Kenmare ND - Upside Down Under

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Upside Down Under

By Marvin Baker, a new weekly column in The Kenmare News


Don't lose sight of the small towns...

Posted 4/04/17 (Tue)

Back in the 1980s and into the early ‘90s, I had this quirky habit of visiting small towns for no apparent reason.

I did it in North Dakota, South Dakota, Minnesota, Manitoba and Saskatchewan and even though I didn’t know a soul in any of these communities I visited, I loved every minute of it.

There was something exciting about saying hello to another prairie town to see how similar or different they might have been from my home town.

The first time I ever did this was in the tiny town of Draper, S.D., which is near Pierre. I just drove into town, drove around town and noticed there were several vehicles at the local auditorium.

I went into the building and found that there was some sort of adult basketball league in session. So after introducing myself, the guys quickly asked me if I wanted to play basketball?

Why not? I just happened to have a pair of gym shorts and shoes in my car. So I ended up playing a night of basketball with people I had never seen before and haven’t seen since. It was a lot of fun.

When I would get time, especially during the week, a drive into small towns in Manitoba; Carmen, Gretna, Boissevain, Killarney, St. Agathe, Virden, Sprague and others, showed me exactly how these towns and villages ticked.

One hot, summer afternoon I pulled up to a hotel/tavern in Killarney and went in thinking I would get a cold Moosehead beer. Turns out, at the time, they couldn’t sell Moosehead in Manitoba so I had to settle for a Labatt’s.

There was a female bartender and I started talking to her. She took note of the “Edgeley Centennial” T-shirt I was wearing and asked me if I was from Edgeley.

I told her no, but I was part of the National Guard unit there and she told me that she grew up in next-door Ellendale and married a guy from Killarney. We had a long and interesting conversation.

One time I was on my way home from Regina and stopped in Midale, Saskatchewan to see what was going on. There happened to be a farm auction so I went to it.

There was a lot of farm equipment that I could never have used, but I did make some bids just to say I participated. It was like Draper, it was a lot of fun in a different way.

When I lived in Langdon, I had left town for the Linton Centennial and I always had this habit of traveling on back roads through North Dakota and that day was no different.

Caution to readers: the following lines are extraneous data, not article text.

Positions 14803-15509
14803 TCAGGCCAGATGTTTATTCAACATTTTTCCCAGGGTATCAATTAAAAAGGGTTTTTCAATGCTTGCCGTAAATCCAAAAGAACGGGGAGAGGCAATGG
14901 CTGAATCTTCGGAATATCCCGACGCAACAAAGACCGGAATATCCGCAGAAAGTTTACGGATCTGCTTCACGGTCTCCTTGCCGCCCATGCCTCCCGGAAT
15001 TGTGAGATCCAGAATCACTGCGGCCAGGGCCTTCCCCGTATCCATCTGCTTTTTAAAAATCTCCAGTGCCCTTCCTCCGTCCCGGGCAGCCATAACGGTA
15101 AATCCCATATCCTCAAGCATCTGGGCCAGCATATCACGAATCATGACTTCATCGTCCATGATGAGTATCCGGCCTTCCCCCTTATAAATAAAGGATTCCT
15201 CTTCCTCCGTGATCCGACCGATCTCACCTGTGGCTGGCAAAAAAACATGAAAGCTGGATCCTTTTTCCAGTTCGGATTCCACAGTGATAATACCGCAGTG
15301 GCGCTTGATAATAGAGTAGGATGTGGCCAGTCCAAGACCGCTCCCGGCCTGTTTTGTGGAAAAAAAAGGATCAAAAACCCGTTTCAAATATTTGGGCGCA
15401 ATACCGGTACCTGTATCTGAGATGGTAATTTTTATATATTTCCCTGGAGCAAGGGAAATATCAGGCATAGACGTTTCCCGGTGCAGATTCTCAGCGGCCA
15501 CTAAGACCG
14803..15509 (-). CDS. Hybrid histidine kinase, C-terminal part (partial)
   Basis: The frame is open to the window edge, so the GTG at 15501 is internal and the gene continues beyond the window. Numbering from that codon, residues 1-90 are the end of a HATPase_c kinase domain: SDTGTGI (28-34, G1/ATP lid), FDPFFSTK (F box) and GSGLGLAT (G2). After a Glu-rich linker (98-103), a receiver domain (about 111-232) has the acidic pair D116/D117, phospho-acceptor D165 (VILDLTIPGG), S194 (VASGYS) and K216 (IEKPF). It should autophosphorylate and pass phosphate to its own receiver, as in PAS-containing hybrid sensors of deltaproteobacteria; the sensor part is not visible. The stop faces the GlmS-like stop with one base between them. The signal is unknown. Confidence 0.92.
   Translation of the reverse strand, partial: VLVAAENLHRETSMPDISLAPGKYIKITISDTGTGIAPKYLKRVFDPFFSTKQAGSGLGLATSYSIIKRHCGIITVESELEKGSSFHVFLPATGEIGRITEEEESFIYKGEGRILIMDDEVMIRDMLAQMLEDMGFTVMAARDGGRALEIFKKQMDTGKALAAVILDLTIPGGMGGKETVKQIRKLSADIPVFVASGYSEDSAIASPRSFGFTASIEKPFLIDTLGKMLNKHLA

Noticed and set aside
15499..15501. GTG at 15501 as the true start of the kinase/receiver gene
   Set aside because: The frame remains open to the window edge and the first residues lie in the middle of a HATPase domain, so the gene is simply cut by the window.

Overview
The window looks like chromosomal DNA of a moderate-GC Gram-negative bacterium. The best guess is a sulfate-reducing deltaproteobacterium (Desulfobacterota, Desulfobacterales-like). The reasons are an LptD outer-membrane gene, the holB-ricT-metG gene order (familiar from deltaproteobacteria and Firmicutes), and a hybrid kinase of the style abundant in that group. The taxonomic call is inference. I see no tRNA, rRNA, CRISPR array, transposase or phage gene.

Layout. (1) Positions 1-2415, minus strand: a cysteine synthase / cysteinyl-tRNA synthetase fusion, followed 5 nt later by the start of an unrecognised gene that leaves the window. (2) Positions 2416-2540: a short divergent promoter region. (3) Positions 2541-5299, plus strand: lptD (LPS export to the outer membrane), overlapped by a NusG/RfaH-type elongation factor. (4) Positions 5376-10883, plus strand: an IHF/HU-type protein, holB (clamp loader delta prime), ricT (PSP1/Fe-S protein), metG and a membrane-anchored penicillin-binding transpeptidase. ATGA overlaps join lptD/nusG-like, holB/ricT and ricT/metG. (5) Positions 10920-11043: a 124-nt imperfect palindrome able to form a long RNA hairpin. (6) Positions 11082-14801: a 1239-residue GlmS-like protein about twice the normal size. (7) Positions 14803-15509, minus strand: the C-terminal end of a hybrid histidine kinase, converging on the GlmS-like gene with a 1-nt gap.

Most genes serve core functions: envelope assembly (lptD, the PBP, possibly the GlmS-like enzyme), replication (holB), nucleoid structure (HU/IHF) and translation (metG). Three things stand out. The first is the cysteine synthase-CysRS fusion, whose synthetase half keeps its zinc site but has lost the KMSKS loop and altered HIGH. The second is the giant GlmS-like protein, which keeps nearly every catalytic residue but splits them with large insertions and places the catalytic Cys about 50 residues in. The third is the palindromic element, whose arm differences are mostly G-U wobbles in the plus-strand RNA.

When I drove through Maddock, there was a large crowd of people so I stopped to see what it was about. Turns out, they were dedicating a computer technology building and I ended up staying there all day mingling with people, taking advantage of a free lunch and learning a lot about Maddock that I didn’t know before.

In Minnesota, it was Rothsay, a little town near Fergus Falls. In that case, a friend and I drove out there one Saturday afternoon and ended up going to a picnic with some people we met there who we had never seen before. We also played a couple of games of softball with the locals.

My buddy ended up dating a girl from there for a short time since we were doing some construction work nearby.

Oakes was a community in North Dakota that I always seemed to bypass. I frequently had business in Edgeley and Lisbon, but never Oakes. So one time I made it a point to make it my business.

I stopped in, parked my car and walked up and down Main Street, getting the feel of what it was like. By the time I had left, I learned of several products I could purchase that weren’t available in Lisbon or Edgeley, thus I now had a good reason to stop there when driving through to Lisbon.

There are lots of stories like this; stopping into Boissevain to have a cold beer before crossing the border into North Dakota, dropping into the grocery store in Carmen only to find out goalie Eddie Belfour was a couple of blocks away displaying the Stanley Cup.

It would probably be hard to do that now, but as a college-age person, it was a lot of fun and created lots of memories as you can see.

And it’s amazing how small the world is. One day I was on my way home from Grand Forks – this was when I was in college – when I lost a generator belt and it was about an hour before dark.

I drove up to a Wimbledon gas station on battery power and asked if they could put on a new belt. They did, but I said I was a college student and didn’t have the money for it but would pay it my next time through. I told the guy one of my friends, Jim Schmidt, lived in Wimbeldon. He said, Oh, yeah, Jim, just pay us when you can.”